AT: They occupied a place that was quite different. They were like the pop stars of their times. The Lady Gagas of their time. They innovated fashion; they had more freedom and a more enviable life than say, concubines. Concubines were also known as secondary wives or third wives, fourth wives of men and they had fewer freedoms. But the life of a courtesan was very short. Her career was very short, say, from the age of fourteen, fifteen until her early twenties – and after that her future was very insecure. They were not looked upon as an acceptable part of society. They were at the same level as opera singers. Opera singers were popular – icons – and yet they were also looked down upon in society.
JM: Now we heard that very tough advice that Magic Gourd gives to Violet about how hard-headed she has to be as a courtesan. What research did you rely on to understand that kind of advice, you know that ‘You must have a good pension,’ for instance?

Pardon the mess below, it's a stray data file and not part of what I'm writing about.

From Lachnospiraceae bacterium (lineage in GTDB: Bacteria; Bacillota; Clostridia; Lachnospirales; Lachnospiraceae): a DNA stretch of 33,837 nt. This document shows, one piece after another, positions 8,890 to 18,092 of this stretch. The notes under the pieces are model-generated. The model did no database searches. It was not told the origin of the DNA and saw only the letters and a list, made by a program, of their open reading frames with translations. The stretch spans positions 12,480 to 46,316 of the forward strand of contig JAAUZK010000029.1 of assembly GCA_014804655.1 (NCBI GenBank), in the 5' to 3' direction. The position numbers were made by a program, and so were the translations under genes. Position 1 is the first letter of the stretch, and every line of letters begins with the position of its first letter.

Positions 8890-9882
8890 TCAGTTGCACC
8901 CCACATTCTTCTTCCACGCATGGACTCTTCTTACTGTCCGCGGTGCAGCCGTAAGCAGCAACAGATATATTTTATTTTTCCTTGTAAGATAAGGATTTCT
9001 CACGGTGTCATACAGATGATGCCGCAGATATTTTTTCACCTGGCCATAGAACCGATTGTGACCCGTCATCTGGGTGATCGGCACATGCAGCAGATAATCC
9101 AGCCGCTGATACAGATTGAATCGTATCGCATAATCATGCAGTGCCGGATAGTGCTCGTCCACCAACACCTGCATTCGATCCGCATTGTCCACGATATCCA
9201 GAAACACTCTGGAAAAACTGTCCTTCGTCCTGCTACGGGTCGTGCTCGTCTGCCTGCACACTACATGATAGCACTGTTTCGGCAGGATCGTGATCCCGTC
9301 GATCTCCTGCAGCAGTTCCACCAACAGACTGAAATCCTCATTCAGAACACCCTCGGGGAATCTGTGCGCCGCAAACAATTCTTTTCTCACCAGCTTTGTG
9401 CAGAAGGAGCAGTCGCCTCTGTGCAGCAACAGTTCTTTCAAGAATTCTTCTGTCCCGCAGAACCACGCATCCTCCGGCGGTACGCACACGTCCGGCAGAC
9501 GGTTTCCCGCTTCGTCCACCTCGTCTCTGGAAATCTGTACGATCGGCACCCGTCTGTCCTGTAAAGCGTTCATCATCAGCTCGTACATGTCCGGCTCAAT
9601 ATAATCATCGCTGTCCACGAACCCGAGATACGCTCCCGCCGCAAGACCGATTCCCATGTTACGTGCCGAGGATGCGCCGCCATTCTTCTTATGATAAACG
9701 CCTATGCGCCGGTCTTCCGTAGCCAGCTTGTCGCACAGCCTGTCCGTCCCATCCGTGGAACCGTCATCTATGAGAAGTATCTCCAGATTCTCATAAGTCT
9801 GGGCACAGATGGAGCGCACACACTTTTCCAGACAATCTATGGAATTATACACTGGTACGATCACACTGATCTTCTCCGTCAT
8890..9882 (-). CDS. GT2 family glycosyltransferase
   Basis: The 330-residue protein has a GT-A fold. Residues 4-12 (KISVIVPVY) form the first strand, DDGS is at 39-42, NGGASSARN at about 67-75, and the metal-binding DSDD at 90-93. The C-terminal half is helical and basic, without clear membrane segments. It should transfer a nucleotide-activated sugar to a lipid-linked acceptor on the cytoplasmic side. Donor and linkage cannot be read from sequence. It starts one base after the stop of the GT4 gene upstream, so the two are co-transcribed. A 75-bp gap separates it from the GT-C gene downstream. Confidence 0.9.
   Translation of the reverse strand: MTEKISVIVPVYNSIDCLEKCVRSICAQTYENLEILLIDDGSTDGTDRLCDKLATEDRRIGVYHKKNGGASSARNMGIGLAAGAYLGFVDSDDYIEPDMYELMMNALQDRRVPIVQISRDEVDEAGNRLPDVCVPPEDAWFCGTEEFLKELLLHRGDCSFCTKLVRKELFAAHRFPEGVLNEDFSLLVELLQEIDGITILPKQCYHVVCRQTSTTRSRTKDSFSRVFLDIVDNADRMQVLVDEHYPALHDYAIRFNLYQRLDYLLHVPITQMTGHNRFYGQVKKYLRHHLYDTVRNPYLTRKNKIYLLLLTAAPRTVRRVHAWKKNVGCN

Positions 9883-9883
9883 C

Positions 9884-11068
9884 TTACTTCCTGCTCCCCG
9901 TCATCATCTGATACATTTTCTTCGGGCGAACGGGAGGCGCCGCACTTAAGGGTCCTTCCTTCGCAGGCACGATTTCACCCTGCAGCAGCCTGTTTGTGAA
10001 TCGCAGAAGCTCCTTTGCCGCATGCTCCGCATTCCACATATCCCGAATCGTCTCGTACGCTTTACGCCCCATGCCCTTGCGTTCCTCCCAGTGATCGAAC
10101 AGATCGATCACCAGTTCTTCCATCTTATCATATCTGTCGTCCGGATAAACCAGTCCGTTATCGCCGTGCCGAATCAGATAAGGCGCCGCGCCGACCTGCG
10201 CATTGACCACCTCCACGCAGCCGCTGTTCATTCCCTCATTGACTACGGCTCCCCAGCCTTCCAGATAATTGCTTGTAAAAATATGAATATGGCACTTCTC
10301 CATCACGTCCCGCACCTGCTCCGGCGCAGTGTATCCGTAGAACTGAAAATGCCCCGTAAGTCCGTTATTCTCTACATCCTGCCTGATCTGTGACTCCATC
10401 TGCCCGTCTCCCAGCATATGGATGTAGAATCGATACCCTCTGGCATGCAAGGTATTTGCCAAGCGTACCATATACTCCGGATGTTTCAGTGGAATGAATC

AT: Yes, I read probably six or seven books specifically about courtesan culture in Shanghai – Shanghai very specifically during the early twentieth century. And I also talked to three academics whose speciality was that area, including photo studios. And so the information that I had came from exactly that. The whole idea about love came from reading letters courtesans had sent to their lovers – very poignant letters. You know, ‘my darling, my eyes are as big as melons, I’ve been crying, and if you have any sympathy you would return and fulfil your promise to marry me’. Men who would take off with the courtesans’ money or had not paid their bills, the courtesans would be stuck with that bill and basically their future was over.
JM How unusual was it for an American woman to run such a house?